At MBK, we were pointed to Siam Central. At Siam Central to Siam Paragon. At the Paragon we were directed to a repair shop back next to Central. We got lost, then found, and finally found the I-Service centre. Here, predictably we found out that it would take days just to diagnose exactly what was wrong with our machine. So we bit the bullet, decided to buy a new one and made our way back out into the malls, where we got disoriented again before making our way back to the Apple store that had sent us to the repair shop. It was epic, but we headed home after a celebratory game of ten pin bowls (you know – as you do), the proud owners of a new 11 inch MacBook Air.
The next day we were booked on a tour of the Bangkok floating markets. For a while Emma and I thought we had made a classic blunder, signing ourselves up to something which we had not researched sufficiently. We boarded a mini-van for an unexpectedly long and totally uninspiring 2 hour drive out of town. I thought it was a ‘Bangkok’ floating market?
But then we arrived at the markets and despair turned to elation. What a hoot! The floating markets sit amongst a seemingly massive canal based irrigation area and I can only assume they were at one point a genuine exchange point for agricultural goodies. Today however they exist solely for the entertainment of tourists like us. But that’s ok, cause we were well and truly entertained. It was madness, as we were shuffled along onto our own traditional style market boat and shown around up and down canals while having clothes trinkets and food foisted upon us from all sides. It was great fun, see photos cause there is just no way I can adequately describe it.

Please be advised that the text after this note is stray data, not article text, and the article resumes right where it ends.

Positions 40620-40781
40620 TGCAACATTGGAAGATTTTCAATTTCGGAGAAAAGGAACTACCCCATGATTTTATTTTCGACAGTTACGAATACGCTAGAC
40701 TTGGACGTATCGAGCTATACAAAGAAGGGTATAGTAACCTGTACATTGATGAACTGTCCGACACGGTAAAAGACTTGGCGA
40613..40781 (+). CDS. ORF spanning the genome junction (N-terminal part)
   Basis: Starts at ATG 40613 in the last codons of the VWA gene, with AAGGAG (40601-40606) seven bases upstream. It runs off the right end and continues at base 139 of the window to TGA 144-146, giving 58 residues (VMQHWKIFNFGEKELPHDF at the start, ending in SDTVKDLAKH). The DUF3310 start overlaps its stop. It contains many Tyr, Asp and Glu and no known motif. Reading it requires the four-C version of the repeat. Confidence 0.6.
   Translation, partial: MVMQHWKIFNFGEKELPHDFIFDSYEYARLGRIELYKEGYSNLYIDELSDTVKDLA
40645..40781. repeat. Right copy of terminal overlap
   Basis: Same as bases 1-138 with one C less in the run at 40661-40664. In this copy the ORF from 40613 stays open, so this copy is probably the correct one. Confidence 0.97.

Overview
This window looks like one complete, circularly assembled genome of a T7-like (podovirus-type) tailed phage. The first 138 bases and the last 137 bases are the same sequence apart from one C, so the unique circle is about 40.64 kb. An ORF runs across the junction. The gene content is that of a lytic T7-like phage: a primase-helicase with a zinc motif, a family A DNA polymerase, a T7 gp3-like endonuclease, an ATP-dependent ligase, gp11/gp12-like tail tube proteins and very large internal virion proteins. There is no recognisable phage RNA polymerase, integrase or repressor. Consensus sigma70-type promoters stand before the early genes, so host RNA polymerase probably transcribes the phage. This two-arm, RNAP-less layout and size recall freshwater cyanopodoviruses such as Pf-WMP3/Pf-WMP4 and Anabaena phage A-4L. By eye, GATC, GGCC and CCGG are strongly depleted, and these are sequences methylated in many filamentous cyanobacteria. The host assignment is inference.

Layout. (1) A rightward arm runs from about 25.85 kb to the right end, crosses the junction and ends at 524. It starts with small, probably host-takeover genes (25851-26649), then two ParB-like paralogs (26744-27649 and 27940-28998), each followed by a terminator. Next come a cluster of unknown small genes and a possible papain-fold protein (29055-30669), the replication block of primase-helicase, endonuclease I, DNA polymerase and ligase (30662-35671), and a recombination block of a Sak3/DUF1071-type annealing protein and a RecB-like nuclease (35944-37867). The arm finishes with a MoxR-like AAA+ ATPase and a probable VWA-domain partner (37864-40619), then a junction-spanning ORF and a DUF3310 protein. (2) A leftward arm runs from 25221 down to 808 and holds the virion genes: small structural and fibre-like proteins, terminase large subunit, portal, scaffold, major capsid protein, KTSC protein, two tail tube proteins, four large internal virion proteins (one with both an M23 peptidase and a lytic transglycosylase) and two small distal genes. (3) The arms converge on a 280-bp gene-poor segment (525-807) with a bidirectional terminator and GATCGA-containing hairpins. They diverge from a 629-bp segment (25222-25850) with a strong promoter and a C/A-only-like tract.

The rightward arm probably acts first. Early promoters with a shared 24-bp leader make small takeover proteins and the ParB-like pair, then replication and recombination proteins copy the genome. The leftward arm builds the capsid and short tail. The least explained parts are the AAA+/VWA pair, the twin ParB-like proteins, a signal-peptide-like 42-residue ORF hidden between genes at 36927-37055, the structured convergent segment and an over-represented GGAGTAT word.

Day three and we retreated to our hotel room for some R&R before heading down town to see my older brother Paul who just happened to be here for work. Paul’s accommodation was on the opposite end of the comfort scale to ours and we reveled in a swim in the swanky hotel pool.
We had such a great time, we caught up with him again the next day where he led us on a merry chase through yet more malls in pursuit of necessary laptop accessories. Amy and Oliver called him the locomotive cause we could hardly keep up as he strode through the Bangkok masses.
He also showed us around Lumphini Park with its painted elephants, massive monitors, running hordes, and catfish which make the water boil when thrown bread scraps. Lumphini is a bit like Sydney’s Centennial Park, or New York’s Central Park. Except the whole place comes to a complete standstill at 6pm each evening while the play the Thai National Anthem.
Paul sent us off with the following well wishes (posted on facebook). Paul it was great to see you.
May the road rise to meet you
May the wind be always at your back
May the sunshine warm upon your face
The rains fall soft upon your fields and
Until we meet again,
May God hold you in the palm of His hand.